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Dr. Goodword
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Postby Dr. Goodword » Fri Oct 23, 2020 6:48 pm

• tabby •

Pronunciation: tæ-bee • Hear it!

Part of Speech: Noun, adjective

Meaning: 1. Silk taffeta or a dress made from silk taffeta. 2. A common gray, brown, or orange domestic cat with a striped or brindled coat. 3. (Offensive) An old maid, a spinster.
Notes: Today's Good Word is a ball of lexical irony: a word of exotic Middle Eastern origin but today referring to the commonest of house cats (see the Word History for more). It comes without any real family. It can be used as-is for an adjective as in 'tabby cat', 'tabby weave' or in the original sense, 'tabby gown'.

In Play: Most English speakers stopped using today's Good Word to refer to cloth and dresses made from it at the end of the 19th century but that doesn't preclude our reviving its use today: "Maud Lynn Dresser came to the party in a tabby dress that must have been made at the time when all tabby was still striped." But most of our tabbies today are of the feline variety: "Your Abyssinian must have offended my tabby, for I just saw my cat chasing yours pell-mell down the street."

Word History: In the 1630s tabby was striped silk taffeta. The word came from French tabis, a rich, watered silk that originally always bore stripes. Tabis was a reduction of Medieval Latin attabis borrowed in the 14th century from Arabic 'attabiya. 'Attabiy is a quarter of Baghdad, where this watered silk was first made. This section of Baghdad was named for prince 'Attab of the Omayyad dynasty. The name for tabby cats originated in adjectival use, 'tabby-colored cat'. When this phrase was simplified to 'tabby cat', it referred only to female cats, and this sense may have rubbed off on old maids. Some have suggested that this sense of tabby is a reduction of Tabitha, but no one seems to know why this name would have taken on the new meaning. (Thank you Susan Maynard for sensing the exoticity hidden in such a common word as tabby and suggesting it as today's Good Word.)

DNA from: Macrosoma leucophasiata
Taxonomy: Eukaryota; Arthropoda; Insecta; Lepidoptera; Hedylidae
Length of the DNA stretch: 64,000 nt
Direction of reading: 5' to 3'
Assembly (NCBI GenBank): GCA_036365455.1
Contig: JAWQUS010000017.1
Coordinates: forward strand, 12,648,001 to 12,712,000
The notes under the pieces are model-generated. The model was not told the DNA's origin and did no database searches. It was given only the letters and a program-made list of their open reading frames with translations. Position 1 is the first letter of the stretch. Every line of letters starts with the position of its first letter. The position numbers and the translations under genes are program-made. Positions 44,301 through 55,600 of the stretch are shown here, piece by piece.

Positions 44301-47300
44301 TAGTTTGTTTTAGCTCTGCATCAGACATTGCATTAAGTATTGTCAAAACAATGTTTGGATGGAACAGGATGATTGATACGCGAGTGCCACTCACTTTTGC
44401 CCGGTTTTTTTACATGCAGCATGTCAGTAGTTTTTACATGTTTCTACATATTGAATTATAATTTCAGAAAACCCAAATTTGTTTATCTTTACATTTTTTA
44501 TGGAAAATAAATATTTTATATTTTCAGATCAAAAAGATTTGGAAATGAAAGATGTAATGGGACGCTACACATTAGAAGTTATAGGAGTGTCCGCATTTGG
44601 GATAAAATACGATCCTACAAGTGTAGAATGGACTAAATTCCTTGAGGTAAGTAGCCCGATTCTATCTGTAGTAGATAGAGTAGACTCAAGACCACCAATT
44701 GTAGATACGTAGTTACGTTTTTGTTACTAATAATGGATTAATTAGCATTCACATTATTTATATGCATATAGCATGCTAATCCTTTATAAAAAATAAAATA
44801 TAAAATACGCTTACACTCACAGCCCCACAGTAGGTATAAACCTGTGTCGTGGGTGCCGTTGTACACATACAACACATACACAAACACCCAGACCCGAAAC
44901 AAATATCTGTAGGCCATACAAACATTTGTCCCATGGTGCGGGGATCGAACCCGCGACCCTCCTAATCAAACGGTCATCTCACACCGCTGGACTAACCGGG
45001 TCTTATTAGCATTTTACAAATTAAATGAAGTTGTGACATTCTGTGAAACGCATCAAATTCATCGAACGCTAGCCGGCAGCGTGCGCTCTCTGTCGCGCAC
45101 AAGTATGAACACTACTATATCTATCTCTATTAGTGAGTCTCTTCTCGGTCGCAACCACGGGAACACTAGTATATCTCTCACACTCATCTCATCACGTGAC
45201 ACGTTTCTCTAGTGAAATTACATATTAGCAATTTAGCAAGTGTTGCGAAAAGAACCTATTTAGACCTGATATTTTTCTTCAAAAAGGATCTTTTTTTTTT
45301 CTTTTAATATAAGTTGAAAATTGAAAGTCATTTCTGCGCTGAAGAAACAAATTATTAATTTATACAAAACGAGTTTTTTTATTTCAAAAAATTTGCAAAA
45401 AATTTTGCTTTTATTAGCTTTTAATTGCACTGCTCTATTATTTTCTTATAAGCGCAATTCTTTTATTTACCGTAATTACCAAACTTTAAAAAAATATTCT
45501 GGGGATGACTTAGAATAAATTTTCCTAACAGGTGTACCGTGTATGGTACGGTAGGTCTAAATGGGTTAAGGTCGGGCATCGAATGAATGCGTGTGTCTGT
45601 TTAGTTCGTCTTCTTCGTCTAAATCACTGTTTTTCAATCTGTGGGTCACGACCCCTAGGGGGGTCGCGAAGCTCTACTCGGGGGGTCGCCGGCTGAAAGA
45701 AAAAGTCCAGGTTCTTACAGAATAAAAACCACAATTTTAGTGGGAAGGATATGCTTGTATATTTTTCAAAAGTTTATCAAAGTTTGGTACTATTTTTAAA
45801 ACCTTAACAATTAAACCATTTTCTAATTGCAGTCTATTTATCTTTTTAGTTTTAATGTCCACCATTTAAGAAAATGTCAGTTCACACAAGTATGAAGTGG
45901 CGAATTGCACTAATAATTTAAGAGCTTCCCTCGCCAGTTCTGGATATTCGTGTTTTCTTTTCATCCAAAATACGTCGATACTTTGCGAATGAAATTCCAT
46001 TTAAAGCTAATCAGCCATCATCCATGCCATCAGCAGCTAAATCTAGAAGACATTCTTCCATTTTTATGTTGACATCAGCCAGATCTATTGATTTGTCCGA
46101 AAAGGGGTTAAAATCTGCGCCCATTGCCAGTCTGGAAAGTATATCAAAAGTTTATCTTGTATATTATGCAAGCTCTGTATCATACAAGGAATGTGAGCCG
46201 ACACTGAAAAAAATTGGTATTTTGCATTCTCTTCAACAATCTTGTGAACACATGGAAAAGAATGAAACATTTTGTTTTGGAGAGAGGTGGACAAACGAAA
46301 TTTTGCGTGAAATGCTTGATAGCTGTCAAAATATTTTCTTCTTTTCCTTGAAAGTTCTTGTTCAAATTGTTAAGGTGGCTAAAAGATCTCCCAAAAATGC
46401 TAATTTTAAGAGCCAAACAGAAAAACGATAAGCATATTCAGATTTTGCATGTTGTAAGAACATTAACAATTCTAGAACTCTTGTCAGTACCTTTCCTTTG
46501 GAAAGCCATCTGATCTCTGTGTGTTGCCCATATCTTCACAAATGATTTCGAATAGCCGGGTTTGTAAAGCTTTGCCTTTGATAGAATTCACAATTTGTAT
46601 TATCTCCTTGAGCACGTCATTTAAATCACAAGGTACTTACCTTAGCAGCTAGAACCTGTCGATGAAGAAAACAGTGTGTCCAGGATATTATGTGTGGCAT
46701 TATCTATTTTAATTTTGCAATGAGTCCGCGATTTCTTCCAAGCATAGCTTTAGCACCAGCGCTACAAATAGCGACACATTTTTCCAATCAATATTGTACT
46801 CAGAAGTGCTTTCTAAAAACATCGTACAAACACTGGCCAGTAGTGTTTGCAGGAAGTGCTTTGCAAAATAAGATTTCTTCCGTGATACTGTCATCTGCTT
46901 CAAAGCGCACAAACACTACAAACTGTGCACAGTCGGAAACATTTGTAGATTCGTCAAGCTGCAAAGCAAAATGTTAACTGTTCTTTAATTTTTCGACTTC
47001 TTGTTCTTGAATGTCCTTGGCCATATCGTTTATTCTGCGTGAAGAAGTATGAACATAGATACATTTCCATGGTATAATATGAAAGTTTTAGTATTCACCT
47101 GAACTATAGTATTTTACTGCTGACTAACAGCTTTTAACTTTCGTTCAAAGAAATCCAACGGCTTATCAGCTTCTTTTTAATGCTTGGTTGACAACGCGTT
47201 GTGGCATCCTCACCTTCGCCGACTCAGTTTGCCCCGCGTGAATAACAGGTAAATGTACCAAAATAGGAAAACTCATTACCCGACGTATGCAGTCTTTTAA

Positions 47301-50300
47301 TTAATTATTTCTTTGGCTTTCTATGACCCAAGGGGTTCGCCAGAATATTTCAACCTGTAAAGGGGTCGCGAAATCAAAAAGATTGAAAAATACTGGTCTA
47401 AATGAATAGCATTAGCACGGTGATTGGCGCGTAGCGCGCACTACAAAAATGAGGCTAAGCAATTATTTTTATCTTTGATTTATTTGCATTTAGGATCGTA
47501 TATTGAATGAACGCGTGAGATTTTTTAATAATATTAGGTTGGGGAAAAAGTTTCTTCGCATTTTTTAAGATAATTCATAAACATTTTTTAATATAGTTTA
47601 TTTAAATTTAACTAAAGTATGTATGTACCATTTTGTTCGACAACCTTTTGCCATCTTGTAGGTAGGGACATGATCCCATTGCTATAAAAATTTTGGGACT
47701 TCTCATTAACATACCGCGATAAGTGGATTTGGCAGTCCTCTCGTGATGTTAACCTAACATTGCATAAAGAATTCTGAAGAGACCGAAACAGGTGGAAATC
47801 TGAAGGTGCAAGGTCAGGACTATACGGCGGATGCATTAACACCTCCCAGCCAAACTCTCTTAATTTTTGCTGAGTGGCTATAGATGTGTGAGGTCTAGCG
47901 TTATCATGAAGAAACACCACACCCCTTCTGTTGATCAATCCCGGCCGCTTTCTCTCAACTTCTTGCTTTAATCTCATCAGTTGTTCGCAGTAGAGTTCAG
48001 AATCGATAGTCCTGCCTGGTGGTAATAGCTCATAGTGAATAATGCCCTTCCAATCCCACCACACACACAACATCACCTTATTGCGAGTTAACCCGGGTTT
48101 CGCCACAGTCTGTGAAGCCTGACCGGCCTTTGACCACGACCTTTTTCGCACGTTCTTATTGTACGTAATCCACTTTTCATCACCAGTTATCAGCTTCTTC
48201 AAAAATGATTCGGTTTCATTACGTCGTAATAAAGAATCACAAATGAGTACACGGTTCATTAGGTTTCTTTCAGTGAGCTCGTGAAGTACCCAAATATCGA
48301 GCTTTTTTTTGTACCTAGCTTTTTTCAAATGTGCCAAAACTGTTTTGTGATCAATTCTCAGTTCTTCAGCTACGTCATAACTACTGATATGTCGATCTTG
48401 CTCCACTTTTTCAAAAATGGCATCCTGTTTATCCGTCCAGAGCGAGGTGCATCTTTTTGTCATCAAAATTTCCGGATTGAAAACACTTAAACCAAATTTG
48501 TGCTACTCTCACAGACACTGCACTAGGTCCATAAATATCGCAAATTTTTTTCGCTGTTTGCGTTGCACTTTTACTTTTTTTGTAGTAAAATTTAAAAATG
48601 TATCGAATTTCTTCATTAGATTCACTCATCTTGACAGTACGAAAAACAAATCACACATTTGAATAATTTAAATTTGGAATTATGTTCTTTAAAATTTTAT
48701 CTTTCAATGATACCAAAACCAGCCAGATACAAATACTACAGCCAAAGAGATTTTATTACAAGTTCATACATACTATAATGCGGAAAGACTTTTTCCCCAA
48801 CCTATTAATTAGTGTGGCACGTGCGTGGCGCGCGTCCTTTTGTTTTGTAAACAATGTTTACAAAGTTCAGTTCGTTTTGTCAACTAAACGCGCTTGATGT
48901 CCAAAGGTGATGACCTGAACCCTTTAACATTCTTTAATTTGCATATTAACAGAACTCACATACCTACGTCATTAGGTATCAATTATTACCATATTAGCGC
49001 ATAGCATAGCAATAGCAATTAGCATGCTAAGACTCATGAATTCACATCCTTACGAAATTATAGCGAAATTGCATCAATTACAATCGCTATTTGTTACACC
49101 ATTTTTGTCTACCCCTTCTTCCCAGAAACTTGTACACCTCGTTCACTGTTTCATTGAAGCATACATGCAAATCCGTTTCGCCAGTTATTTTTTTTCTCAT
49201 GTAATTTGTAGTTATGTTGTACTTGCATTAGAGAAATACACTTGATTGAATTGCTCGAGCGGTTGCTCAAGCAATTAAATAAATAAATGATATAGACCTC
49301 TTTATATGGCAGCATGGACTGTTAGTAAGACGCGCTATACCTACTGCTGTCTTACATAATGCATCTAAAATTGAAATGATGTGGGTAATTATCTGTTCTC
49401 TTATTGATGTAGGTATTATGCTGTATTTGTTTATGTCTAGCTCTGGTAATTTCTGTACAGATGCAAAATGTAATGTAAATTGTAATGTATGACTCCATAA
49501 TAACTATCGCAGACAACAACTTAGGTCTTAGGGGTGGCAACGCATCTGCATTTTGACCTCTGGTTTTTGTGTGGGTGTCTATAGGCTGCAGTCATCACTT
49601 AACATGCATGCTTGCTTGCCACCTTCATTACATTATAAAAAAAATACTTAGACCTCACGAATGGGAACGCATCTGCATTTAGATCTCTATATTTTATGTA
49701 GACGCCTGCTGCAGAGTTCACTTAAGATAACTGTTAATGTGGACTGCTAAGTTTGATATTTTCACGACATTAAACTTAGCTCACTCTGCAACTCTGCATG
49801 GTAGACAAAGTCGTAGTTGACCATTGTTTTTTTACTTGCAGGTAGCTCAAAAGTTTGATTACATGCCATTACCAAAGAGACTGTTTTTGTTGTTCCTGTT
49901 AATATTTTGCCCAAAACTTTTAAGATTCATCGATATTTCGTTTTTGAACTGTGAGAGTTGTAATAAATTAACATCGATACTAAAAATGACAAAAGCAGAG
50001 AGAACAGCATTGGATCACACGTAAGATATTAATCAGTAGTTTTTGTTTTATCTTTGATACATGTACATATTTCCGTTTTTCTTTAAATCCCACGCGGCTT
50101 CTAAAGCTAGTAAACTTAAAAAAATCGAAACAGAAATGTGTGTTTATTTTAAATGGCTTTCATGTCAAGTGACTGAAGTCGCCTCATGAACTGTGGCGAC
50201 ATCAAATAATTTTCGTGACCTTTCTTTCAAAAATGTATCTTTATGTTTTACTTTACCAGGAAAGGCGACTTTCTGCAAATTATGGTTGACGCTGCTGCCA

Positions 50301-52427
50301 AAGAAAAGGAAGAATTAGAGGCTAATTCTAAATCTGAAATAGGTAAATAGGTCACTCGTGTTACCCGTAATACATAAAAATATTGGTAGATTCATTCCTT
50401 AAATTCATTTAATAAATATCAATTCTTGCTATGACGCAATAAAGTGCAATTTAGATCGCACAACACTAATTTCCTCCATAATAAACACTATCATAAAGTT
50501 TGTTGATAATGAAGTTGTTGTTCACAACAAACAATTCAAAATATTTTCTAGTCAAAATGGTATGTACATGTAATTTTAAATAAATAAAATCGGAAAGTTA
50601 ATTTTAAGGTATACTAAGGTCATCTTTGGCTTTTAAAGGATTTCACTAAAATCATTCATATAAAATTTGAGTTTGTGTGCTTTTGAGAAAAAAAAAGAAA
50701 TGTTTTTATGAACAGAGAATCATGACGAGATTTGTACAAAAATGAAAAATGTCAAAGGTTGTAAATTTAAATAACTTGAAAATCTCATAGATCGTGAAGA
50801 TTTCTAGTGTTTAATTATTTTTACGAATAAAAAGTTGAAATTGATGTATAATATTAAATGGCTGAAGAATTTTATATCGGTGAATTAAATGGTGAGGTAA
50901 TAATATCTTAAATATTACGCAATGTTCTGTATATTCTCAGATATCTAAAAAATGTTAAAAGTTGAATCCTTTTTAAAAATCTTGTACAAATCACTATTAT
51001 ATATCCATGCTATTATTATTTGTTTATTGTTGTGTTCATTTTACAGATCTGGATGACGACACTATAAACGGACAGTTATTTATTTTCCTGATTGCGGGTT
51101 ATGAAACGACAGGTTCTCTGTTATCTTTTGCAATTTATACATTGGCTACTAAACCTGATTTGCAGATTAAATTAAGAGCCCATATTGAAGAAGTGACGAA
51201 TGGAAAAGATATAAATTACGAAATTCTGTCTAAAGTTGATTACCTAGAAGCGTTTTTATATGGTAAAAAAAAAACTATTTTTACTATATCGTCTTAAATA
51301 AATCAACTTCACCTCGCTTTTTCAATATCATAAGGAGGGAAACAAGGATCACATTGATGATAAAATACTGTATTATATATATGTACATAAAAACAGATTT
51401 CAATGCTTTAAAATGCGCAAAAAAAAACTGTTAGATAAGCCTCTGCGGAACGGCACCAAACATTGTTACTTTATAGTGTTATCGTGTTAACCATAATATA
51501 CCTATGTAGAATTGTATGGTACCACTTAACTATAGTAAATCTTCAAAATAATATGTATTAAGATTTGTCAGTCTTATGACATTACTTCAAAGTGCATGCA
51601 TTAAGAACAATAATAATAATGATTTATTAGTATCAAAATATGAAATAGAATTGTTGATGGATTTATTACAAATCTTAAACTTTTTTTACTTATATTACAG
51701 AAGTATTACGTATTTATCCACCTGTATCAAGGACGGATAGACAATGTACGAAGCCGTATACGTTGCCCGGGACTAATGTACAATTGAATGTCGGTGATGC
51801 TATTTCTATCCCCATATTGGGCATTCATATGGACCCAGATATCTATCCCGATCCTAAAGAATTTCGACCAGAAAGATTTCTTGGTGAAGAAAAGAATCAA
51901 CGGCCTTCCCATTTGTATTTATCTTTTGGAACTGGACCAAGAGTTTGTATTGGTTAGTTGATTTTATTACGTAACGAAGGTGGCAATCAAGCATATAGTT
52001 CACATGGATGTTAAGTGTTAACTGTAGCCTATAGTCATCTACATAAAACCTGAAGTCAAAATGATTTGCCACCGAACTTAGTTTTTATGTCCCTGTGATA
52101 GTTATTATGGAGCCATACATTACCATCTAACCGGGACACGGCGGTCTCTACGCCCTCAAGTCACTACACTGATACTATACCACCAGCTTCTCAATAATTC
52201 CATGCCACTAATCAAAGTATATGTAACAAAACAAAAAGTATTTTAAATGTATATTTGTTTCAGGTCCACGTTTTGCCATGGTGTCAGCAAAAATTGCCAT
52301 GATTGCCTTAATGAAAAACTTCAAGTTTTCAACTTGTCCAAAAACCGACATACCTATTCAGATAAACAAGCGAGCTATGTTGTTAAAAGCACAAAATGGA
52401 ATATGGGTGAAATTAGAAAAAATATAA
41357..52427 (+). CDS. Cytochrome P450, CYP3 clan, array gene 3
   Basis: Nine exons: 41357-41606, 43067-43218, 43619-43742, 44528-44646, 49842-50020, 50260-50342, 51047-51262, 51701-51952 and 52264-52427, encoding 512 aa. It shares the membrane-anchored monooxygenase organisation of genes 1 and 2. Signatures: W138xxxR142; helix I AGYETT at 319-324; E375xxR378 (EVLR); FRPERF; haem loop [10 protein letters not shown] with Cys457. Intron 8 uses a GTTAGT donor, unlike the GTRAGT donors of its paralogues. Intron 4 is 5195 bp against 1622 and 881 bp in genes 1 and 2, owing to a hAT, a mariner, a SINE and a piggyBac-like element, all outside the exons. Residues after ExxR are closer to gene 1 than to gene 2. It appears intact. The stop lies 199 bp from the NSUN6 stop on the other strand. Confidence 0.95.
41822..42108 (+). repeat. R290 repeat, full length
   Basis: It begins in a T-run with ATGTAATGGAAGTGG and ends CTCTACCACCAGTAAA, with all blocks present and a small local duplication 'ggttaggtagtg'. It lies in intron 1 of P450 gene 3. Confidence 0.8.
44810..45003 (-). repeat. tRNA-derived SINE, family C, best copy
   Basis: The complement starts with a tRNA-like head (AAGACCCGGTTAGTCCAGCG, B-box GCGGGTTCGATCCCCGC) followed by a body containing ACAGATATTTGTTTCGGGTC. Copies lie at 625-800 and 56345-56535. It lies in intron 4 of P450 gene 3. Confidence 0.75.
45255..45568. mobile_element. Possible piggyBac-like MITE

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Re: Tabby

Postby bbeeton » Sat Oct 24, 2020 7:59 pm

I've been lurking as a reader of the email distribution for years, but I couldn't resist signing up to add a meaning to this post.

In addition to the meanings given, "tabby" (noun) is a construction material, a kind of concrete based on oyster shells, common in the Georgia Low Country. The Wikipedia article ( has a nice picture.

Although it's most common in old structures, it sometimes is used in modern buildings to give a local sense of place. At an inn where we visit, the guest quarters are arranged around a great room with a large tabby fireplace. The front stairs are also constructed of tabby. A welcome sight after a day of exploring. We were prevented from visiting this year by the pandemic but hope to return next spring after the migratory birds arrive, but before the mosquitos.

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Re: Tabby

Postby bnjtokyo » Sat Oct 24, 2020 8:23 pm

Welcome to the Agora, bbeeton. Please post often. And I hope the tabbies around that inn don't catch any of the migratory birds.

Philip Hudson
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Re: Tabby

Postby Philip Hudson » Sat Oct 24, 2020 11:11 pm

Heretofore, I have never had the occasion to use the word tabby. It was barely in my recognition vocabulary. Thanks for enlarging my active vocabulary. I will try to work it into my next conversation, whatever the topic.
It is dark at night, but the Sun will come up and then we can see.

David Myer
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Re: Tabby

Postby David Myer » Sun Oct 25, 2020 1:39 am

Excellent, bbeeton.

This concrete usage I had never come across before. I wonder about its origin as a word. I also wonder if it might be exclusive to North America.


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Re: Tabby

Postby wordlady1 » Sun Oct 25, 2020 5:11 am

They have tabby pavers on some of the sidewalks in Palm Beach.

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